President Barack Obama’s concessions to Cuba opened the way for U.S. airlines to do business with the communist dictatorship. After announcing frequent flights to the island over a year ago, however, many major airlines have found the demand they expected from U.S. tourists simply is not there.
In an extensive report Friday, Bloomberg noted a general dismay both among airlines and other tourism-related businesses that Cuba was not proving as popular as they expected. The outlet reports that American Airlines was forced to cut a fourth of its flights to Cuba. JetBlue chose to use smaller planes rather than limit the number of flights but nonetheless had to address the low demand.
Different experts offered different explanations for this situation. One noted that the popularity of Cuba trips did increase in the immediate aftermath of President Obama’s 2014 announcement of restoring diplomatic ties with the dictatorship but that the initial interest ultimately fizzled. The soaring prices following the U.S.’s entry into the Cuban tourism market did not help. According to Bloomberg, “some rooms now cost as much as $650 per night, serving as a major deterrent to Americans hunting for novel warm-weather destinations,” and those prices began to rise long before the airlines began flying south.
While the United States relaxed laws allowing big businesses to operate in Cuba, the Cuban government did not change any of its laws to accommodate the extensive freedoms Americans are used to on free soil. This may have also impacted both Americans’ interest in Cuba and the ability of U.S. businesses to operate there.
A major example of business’s profit hopes clashing with draconian Communist laws occurred last year when Carnival Cruises announced its first voyages to Cuba. Cuban-Americans looking to take advantage of the trips rapidly found they were not welcome because the arrival of Cuban-Americans by ship violated a Communist Party law passed after President John F. Kennedy chose to doom the Cuban Bay of Pigs invasion to failure. Carnival’s decision to abide by Cuban law put the corporation at odds with the 1964 Civil Rights Act and triggered a wave of protests and a lawsuit. The Cuban government ultimately made an exception for Carnival.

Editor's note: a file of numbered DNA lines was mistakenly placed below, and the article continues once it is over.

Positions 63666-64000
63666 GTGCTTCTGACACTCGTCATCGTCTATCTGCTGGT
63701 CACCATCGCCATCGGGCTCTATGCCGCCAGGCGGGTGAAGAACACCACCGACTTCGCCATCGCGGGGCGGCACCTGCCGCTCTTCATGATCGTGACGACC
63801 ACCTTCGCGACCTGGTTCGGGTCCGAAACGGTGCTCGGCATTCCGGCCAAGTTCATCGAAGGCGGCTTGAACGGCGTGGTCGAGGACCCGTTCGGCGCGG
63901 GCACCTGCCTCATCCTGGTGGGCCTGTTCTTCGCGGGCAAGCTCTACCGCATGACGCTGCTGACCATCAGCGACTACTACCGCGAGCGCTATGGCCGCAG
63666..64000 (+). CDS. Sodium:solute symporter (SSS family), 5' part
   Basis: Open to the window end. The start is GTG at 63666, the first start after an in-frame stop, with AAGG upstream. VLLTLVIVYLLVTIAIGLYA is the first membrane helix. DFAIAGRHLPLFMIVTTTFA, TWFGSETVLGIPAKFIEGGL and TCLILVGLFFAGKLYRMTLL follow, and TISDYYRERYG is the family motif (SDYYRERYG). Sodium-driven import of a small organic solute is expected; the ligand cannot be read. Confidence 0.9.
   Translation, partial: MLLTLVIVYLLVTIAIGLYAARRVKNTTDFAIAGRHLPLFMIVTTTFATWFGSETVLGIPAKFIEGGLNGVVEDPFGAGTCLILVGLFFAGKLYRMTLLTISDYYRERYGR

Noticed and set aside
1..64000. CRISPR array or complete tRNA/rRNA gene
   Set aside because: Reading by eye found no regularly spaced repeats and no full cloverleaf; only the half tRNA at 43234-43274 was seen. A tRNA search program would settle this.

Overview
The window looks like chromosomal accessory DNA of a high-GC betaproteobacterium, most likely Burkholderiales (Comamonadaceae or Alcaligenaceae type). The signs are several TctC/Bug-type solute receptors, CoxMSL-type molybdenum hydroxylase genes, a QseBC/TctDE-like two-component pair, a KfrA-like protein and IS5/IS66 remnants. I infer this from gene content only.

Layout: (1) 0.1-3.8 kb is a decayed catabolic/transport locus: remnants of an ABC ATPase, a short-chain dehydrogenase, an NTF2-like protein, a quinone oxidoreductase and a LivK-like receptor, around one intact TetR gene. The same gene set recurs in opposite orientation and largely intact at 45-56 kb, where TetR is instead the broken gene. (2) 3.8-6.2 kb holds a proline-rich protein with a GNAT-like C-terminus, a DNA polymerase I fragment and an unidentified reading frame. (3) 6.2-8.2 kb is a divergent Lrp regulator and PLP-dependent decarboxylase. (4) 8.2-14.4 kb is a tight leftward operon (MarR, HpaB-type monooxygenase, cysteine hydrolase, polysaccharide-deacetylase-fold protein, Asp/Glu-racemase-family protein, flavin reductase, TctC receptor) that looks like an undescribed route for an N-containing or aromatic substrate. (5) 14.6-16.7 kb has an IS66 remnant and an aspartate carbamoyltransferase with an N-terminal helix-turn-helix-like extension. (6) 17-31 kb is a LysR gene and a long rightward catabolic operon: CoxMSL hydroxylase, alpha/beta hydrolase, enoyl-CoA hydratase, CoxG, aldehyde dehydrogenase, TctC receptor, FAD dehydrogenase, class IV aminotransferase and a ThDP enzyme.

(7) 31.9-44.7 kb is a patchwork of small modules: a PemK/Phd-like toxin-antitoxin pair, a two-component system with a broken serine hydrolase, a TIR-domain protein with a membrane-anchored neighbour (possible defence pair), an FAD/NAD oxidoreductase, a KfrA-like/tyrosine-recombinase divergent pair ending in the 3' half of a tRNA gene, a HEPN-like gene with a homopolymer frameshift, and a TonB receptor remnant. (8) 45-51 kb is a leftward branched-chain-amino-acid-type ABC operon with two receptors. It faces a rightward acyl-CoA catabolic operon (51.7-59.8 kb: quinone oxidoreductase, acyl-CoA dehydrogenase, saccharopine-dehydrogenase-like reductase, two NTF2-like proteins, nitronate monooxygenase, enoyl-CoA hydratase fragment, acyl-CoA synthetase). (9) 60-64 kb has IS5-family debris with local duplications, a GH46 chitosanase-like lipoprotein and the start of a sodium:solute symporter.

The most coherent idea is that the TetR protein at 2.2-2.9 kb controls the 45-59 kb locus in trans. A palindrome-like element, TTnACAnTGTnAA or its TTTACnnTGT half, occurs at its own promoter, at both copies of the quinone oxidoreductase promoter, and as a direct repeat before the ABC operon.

Similar legal minefields exist with other U.S. tourist enterprises. Tourism to Cuba is particularly dangerous for Cuban-Americans, as Cuban law does not recognize their U.S. citizenship, even if they were born in the United States and have never been on the island. The U.S. embassy in Havana was forced to release a warning to U.S. citizens with Cuban heritage that the government could arbitrarily seize their passports and arrest them for “counterrevolutionary activities,” not necessarily in response to any particular political activity.
Tourists who do not have a Cuban background have another reason to stay away: Decades of communism have turned Cuba into an impoverished nation with limited luxuries and especially limited freedom of expression. Tourists who have written of their experiences there describe it as inconvenient and sad.
“I also saw up close an undercurrent of sadness I couldn’t quite shake,” wrote Kari Paul in Market Watch after her return. “The oppressive atmosphere was impossible to ignore when I offhandedly told people I met to visit me in New York sometime, and watched them shake their heads.” Paul noted that she could not enthusiastically endorse Americans visiting the island, not just because of the sadness of the experience, but the knowledge that “the influx of tourists is causing major food shortages for locals.”
The website iAfrica found international tourists appalled at the conditions in Cuban hotels and restaurants. “You spent three hours waiting to eat. Since they were state restaurants, the staff could have cared less,” French tourist Jean Orsini protested. Other tourists noted that the four-star hotels often lacked running water.